If both a novel’s plot and subplot can be defined as a “distinct storyline in which a character pursues a goal”, what’s the difference between these two elements of novel writing? It’s a great question and one worth discussing. The following novel-writing tips will help you understand:
- what a subplot is (or isn’t), and
- the important role a subplot plays in a novel.
Novel-Writing Tips – Nuances of Plots vs. Subplots
The “central plot” of a story, where your lead character is fighting passionately to gain something, keep from losing something, or overcome something, has its own distinct plot thread. This thread shows all the struggles the lead character goes through to finally achieve his/her goal or resolve the problem.
A subplot is another storyline that you weave into a central plot, adding complexity to the lead character (or other characters) in which the character has some sort of dilemma that they must also overcome.
Novel-Writing Tip: A subplot becomes potent when it adds depth, complexity, conflict or humanizing dimensions to the central story and its characters.
Think of a subplot as another small story running alongside the central story. Characters in the subplot have direct involvement with both the character(s) in the central plot and the central plot itself: their actions and conflicts can affect the outcome of the main plot. The subplot can be quite simple or quite complex as long as it follows one rule:
Novel-Writing Tip: The subplot thread should never overshadow the central plot thread.
The Practical Functions of the Subplot
A good subplot can add much to the story. It is best illustrated by examples.
- When writing a Romance novel, the main goal is to unite the man and woman, but let’s say the woman has a child with special needs and she must often forego romance to tend to her child. Having to do so complicates the romance and causes tension between the man and woman. He, never having children of his own, does not understand the innate pull on a mother’s heartstrings that keeps her child at the forefront of her mind. When an emergency arises and the child is rushed to the hospital, character traits are revealed on both sides of the spectrum. Perhaps the man finally begins to understand the depth of the woman’s love, he even becomes attached to the child; the woman sees a side of him that she’s not seen before – one that she admires and which brings them closer together.
Novel-Writing Tip: The subplot gives a new dimension to the plot without changing the plot type.
- When writing a Mystery novel, the main goals is to resolve the mystery, but let’s say the lead detective begins to have feelings for the beautiful victim of a crime. This realization allows for setting up a romantic subplot that adds complexity to solving the mystery and could reveal itself by the detective having:
- An inner conflict – the detective fights his feelings for the woman because he believes that all of his relationships end badly; his ex-wife left him for another man, taking his daughter with her, and he can’t risk another loss of that magnitude.
- An outer conflict – the detective realizes that his feelings for the victim are a conflict of interest and he must keep his boss from knowing how he feels about her. Still, his boss is on to him and begins to threaten his removal from the case, and from her.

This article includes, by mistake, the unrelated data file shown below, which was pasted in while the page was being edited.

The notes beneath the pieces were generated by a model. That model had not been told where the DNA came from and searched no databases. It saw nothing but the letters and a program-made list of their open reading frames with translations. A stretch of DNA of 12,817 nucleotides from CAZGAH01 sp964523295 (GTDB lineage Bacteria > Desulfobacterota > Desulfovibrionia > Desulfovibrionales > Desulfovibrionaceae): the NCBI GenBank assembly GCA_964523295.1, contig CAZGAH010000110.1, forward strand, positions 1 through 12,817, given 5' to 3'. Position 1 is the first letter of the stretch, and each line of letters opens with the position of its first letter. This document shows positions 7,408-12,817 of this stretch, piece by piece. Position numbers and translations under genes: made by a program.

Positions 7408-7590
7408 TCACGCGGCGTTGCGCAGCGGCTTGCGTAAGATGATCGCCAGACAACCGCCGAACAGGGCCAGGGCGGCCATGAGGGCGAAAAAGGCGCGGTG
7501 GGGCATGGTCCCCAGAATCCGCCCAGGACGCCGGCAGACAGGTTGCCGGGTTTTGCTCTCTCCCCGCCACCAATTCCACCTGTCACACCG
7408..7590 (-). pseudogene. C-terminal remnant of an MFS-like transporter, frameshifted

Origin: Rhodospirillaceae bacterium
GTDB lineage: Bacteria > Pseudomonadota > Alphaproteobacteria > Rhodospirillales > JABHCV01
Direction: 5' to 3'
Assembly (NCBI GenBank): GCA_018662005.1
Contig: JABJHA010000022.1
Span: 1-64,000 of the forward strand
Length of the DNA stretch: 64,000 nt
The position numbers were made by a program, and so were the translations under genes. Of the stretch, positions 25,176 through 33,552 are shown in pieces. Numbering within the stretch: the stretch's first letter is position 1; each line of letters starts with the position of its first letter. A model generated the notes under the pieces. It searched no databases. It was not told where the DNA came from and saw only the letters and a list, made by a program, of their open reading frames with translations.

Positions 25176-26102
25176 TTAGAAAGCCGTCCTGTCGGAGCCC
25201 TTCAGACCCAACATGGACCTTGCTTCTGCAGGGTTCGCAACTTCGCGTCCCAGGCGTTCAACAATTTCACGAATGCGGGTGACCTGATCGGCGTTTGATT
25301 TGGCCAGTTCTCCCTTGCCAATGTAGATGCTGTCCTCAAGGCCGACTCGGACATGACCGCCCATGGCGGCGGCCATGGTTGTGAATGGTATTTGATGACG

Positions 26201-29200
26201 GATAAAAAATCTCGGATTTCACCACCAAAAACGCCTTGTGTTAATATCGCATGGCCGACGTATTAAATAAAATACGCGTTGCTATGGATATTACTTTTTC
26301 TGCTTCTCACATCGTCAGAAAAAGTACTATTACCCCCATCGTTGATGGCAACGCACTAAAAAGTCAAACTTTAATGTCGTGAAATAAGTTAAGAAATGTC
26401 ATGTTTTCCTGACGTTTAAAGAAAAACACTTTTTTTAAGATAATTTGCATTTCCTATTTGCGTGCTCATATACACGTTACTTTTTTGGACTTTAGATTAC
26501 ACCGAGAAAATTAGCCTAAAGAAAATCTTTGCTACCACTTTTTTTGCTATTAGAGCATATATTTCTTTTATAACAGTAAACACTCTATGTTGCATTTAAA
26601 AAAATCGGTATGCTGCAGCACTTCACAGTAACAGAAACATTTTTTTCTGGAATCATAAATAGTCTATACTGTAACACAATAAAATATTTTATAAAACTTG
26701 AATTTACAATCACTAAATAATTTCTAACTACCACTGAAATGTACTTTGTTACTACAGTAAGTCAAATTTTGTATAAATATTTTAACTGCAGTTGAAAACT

Using a romantic interest as a subplot offers a great opportunity to show what the characters are made of. A detective must overall be strong and focused, how will those attributes shine through to solve the case in light of this vulnerable side of him? It could be quite interesting!
Novel-Writing Tip: The romantic subplot in a mystery plot serves to humanize the tough detective but must still keep his primary character traits intact.
Novel-Writing Tips – Subplots With No Romantic Involvement
A romantic interest seems to be the leading choice of subplots no matter what kind of novel we are talking about. From Mystery to Westerns to Science Fiction, adding a bit of romance heightens the passion of what might already be a passionate story. Everyone wants to love and be loved and this element of life worked out in a story draws the interest of many a reader, and writer. However, there are other subplot choices, and they don’t always have an opposition.
Novel-Writing Tips: The field of subplot ideas is as wide and wild as your imagination.
I’ll give some examples, below.
- An off-duty detective works at the Boys Club and has taken an interest in a child who turns out to be the son of the man he’s pursuing.
- The boss of a woman searching for her lost child has grown tired of her erratic behavior and is looking for a reason to fire her, taking away the only means she has of hiring a detective.
- A woman still troubled by an abusive childhood seeks counseling to sort out why she’s unable to attain intimacy with a man (in a Romance Novel plot), keeping her from the love she yearns for.
Novel-Writing Tip: A subplot must have closure, must be resolved, just as the plot must be satisfactorily resolved for your readers.
These subplot novel-writing tips will help you get started thinking about how to make the most of your novel’s subplot. Make your story more potent using a subplot to enhance your characters and central storyline with complex issues and conflicts. Use it to create interesting scenes that support your character’s primary traits while showing some human vulnerability.
I really get into writing subplots, sometimes finding it more fun or interesting to write than the plot. It can involve other characters, some with very relatable personalities. It can be used to bring out real quirks in behavior.
I would love to hear about the subplot(s) you’ve enjoyed writing into your stories. Please leave me a comment below, and we’ll start a discussion!
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